• make and test predictions about the likelihood that the mode(s) of a data set from one population will be the same for data collected from a different population.

Financial Literacy

A. Money and Finances 
Students will demonstrate an understanding of the value of Canadian currency. They will

1. Money Concepts

      • identify different ways of representing the same amount of money up to Canadian 200¢ using various combinations of coins, and up to $200 using various combinations of $1 and $2 coins and $5, $10, $20, $50, and $100 bills.

List of Skills

More than 280 math skills are considered in the math curriculum for grade 2 most of which are common to grade 1. Please, use the detailed list of skills in the old LG for grade 2.


Objective evaluation is believed to be one of the most essential parts of teaching mathematics. In Genius Math, we use different tools and methods to evaluate the mathematical knowledge of students and their progress. Our evaluation process consists of three stages: before teaching sessions, during teaching sessions and after teaching sessions. 

  1. Initial Assessment Test
    Before starting our teaching sessions, we administrate an assessment test to obtain some insights on the strengths and weaknesses of students and their previous math knowledge. This key information helps us to come up with a special plan for every single student.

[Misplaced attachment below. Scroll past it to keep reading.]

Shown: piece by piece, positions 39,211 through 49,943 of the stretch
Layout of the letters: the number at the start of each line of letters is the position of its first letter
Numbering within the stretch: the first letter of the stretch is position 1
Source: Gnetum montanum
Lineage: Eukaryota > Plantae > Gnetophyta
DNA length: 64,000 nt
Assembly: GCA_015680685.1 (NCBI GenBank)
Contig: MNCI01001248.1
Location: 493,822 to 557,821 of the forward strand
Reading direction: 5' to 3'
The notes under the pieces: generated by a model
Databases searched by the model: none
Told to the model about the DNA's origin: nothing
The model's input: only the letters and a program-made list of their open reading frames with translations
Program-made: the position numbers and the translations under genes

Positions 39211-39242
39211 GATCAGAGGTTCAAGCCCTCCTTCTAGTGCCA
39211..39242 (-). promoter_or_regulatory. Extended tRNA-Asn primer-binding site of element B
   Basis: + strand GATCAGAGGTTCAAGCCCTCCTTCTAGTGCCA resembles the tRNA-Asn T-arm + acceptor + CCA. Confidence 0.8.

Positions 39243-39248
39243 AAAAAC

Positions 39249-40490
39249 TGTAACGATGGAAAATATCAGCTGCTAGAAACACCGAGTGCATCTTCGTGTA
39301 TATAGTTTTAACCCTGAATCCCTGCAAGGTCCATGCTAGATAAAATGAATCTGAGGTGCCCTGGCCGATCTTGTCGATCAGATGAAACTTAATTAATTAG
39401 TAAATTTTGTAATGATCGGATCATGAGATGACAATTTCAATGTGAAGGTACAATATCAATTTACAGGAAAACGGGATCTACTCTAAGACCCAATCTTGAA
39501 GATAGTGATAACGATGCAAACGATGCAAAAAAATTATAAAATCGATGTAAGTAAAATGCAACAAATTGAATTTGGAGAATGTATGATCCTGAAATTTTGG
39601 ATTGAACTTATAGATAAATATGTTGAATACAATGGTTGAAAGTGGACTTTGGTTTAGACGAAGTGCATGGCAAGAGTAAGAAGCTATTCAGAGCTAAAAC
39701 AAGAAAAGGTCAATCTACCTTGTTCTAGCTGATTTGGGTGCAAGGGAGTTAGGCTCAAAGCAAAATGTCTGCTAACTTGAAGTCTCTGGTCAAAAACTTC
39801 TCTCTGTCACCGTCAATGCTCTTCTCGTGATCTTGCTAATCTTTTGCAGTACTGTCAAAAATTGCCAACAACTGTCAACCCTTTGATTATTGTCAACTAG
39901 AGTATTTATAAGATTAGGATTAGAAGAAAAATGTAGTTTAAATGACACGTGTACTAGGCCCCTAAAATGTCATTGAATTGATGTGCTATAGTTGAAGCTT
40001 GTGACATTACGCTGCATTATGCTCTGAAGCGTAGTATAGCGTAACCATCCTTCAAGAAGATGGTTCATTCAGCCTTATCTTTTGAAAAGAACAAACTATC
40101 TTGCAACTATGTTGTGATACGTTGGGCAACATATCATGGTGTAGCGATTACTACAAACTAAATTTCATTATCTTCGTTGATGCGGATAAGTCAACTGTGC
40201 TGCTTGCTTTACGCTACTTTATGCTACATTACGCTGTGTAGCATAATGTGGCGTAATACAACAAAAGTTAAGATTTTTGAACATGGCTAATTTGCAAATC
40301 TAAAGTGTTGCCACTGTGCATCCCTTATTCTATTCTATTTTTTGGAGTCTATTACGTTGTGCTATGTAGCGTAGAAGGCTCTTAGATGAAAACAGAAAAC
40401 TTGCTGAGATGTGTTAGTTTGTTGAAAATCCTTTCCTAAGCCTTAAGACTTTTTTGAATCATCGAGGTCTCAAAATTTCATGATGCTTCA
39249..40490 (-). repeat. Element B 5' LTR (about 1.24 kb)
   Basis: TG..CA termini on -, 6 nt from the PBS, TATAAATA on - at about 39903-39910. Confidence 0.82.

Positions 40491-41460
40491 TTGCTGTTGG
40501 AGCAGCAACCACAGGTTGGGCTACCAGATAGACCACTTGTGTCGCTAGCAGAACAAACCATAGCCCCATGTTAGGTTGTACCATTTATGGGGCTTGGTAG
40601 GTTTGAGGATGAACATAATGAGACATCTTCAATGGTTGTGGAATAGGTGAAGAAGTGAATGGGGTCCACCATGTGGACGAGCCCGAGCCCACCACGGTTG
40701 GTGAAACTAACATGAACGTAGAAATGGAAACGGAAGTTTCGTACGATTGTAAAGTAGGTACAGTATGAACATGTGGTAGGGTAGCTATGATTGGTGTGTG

2. Standard Problems 
    During teaching sessions, we use a combination of different resources providing standard problems that are designed by famous mathematicians all over the world to improve the problem-solving skills of students. Among those resources are Math Kangaroo Contests, CEMC (University of Waterloo), AMC (American Mathematics Competitions), and even IMO (International Mathematics Olympiad), the latter might be considered for those who want to tackle more challenging problems or prepare for math olympiads. We use these problems to design homework, quizzes, and tests for our students based on their grades, needs and goals. As a matter of fact, such problems can be used to unveil the depth of students’ mathematical understanding.
  3. Final Assessment Test
    When teaching sessions are over, students are asked to take another assessment test aiming to show their real progress in mathematics.

Most Common Challenging Topics

The followings are among the most common challenges students face in grade 2:

  1. Mixed operations
  2. Fractions
  3. Divisions
  4. Data analysis
  5. Symmetry
  6. Measurement
  7. Graphs

What We Can Offer

Students have different goals and expectations according to their background, knowledge, or experience. This data along with the result of assessment session help us to design a unique plan for each student. There are different kinds of helps that we offer students in Genius Math:

  1. To review and practice their class notes and handouts
  2. To be helped with their homework, quizzes, and tests
  3. To improve their math skills in general
  4. To level up (e.g., moving from B- to B+)
  5. To get A+
  6. To learn topics beyond curriculum
  7. To prepare for math competitions
See Our Lessons & Pricing!